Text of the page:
Dog’s Eye View: Keeping lions at bay |

Dog’s Eye View: Keeping lions at bay

Sandra Kruczek
For Steamboat Pilot & Today

An interesting program on TV, “My Cat from Hell,” featuring colorful and capable feline behaviorist, Jackson Galaxy, brought this article to mind.  A young couple have two cats in their family.  They then obtained a female Rhodesian ridgeback puppy.  The couple had very little experience with dogs and did not reveal why they chose this particular breed.  The puppy was 9 months old at the time of the program.

Ridgebacks, called Lion Dogs in the past, are gorgeous, smooth coated dogs that are in the American Kennel Club hound group.  They are a sumptuous, rich red color with a distinctive hair pattern that rides down their back.  It is their hair that grows in the reverse direction of their coat; hence their name. Adult females average 70 pounds in weight.  They are described as having a strong prey drive.

There is a very early history, in the 1500s, of the breed but it wasn’t until about 1922 that the breed standard was written and the name Rhodesian ridgeback was chosen. South African farmers used them to hunt, not kill, lions that were marauding their livestock herds.   The dogs hunted in packs and their specific job was to keep the lion cornered and at bay while the farmers moved in to dispatch it.  Another strong trait of the breed was loyalty to the family.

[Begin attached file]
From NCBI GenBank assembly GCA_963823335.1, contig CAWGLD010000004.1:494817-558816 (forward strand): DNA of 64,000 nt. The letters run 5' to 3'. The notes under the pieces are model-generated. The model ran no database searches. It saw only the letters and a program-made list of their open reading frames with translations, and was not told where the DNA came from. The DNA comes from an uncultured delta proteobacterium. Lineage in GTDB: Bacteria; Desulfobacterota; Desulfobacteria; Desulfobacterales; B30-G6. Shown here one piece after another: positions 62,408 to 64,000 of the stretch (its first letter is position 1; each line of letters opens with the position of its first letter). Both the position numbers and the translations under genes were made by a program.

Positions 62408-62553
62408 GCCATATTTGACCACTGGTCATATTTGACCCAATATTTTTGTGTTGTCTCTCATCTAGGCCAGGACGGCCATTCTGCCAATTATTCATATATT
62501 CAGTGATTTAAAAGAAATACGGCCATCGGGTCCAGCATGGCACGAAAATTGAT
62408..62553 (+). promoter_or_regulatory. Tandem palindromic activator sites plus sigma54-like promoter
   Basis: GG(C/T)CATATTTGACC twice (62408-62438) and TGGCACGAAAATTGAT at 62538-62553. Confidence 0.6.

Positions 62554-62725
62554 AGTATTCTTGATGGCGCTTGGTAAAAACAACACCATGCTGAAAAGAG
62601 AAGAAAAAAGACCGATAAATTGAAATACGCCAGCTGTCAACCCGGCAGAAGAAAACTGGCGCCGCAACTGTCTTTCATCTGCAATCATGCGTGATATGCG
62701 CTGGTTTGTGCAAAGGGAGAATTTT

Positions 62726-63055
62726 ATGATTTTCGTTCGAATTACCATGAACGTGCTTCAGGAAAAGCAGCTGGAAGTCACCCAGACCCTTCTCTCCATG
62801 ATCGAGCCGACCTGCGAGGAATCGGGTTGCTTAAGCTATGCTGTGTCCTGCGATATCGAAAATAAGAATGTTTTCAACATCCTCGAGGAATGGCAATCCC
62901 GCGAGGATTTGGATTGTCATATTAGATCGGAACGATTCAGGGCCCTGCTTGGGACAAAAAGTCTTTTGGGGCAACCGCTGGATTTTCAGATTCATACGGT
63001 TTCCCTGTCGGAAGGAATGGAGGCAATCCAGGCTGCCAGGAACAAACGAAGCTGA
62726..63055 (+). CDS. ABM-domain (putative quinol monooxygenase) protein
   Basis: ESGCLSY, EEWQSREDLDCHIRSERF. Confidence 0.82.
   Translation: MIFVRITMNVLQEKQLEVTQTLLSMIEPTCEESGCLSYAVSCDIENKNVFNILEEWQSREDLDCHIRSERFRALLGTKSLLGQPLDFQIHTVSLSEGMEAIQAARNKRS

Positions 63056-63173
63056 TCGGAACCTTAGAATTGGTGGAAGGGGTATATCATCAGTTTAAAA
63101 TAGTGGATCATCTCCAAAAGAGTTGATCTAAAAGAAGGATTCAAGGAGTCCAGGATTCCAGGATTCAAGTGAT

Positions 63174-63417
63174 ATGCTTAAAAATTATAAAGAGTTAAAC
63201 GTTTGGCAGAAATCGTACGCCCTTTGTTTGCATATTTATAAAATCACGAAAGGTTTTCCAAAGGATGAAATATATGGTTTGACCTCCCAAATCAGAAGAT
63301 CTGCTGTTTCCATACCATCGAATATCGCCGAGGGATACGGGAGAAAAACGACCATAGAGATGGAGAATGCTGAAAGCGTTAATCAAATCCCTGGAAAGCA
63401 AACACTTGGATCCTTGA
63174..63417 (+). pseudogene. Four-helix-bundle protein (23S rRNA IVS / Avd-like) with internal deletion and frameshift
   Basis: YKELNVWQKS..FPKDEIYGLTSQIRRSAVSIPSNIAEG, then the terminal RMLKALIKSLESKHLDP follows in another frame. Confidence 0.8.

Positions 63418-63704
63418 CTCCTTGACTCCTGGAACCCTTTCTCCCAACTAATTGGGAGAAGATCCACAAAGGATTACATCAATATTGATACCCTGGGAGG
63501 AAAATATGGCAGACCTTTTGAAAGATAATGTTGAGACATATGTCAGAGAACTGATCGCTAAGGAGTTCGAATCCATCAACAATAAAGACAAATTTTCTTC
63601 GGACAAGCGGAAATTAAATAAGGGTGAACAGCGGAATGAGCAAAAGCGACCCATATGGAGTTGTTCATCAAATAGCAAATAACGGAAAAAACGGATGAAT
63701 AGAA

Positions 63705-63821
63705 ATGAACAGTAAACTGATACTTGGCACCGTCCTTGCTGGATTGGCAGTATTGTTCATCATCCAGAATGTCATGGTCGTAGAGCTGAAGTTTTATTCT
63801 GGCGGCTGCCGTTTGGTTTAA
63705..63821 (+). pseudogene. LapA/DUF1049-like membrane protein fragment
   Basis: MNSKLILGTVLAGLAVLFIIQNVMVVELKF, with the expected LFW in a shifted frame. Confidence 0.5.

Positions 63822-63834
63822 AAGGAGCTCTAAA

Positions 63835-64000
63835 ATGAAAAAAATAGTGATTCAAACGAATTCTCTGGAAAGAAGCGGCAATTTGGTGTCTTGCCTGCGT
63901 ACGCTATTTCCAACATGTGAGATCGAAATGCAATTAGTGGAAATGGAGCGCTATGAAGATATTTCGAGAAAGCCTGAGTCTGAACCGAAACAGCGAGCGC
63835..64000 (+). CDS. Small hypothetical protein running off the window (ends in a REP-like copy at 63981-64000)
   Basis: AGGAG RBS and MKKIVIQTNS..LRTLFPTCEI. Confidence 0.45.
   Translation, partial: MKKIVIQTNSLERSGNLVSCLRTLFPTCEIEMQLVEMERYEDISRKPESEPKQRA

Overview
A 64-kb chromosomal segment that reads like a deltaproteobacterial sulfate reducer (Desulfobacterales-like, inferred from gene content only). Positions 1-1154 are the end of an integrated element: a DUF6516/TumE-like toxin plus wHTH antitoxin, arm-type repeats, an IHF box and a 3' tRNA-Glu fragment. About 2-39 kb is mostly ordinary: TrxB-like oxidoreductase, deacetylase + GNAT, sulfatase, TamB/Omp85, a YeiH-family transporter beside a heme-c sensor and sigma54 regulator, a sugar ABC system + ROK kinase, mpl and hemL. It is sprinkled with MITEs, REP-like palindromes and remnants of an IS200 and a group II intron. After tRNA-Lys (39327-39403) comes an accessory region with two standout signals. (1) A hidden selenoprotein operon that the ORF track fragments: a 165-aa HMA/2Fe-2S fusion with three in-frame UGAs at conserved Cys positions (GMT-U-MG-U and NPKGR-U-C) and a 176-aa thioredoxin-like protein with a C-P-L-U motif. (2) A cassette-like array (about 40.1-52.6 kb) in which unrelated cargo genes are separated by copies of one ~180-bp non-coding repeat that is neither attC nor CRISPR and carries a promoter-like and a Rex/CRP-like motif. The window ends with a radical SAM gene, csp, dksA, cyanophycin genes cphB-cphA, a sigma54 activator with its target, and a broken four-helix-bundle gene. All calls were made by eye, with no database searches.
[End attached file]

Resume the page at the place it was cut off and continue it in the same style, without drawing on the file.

You might guess that the problem in the home was that the puppy was cornering the cats and making their life miserable.  The cats began hiding and hissing and spitting whenever the irreverent puppy started making sport of the situation.  Everyone was unhappy, including the young couple.

Now any dog, young or old, could be found chasing and cornering cats.  This situation was interesting to me because of the breed of dog the couple had chosen.  The genetic substrate of the Rhodesian ridgeback carries with it a DNA code that may affect the intensity of their behavior. Granted, house cats are not lions, but just as border collies are driven to herd sheep, ridgebacks might especially want to chase and corner cats.

Galaxy, who came to assess the situation and offer help, immediately asked the couple to make changes to their pet’s home environment. His final directive and homework assignment was, “train the dog.”

This young, high energy, adolescent dog was in desperate need of some clear direction in her life.  The simple exercise of, “sit while the kitties walk by” was a start.  The couple managed to accomplish just this as the program was coming to a close, leaving us with some important messages.

I’ll write more on this topic next time.

Sandra Kruczek is a certified professional dog trainer at Total Teamwork Training with more than 30 years of experience.

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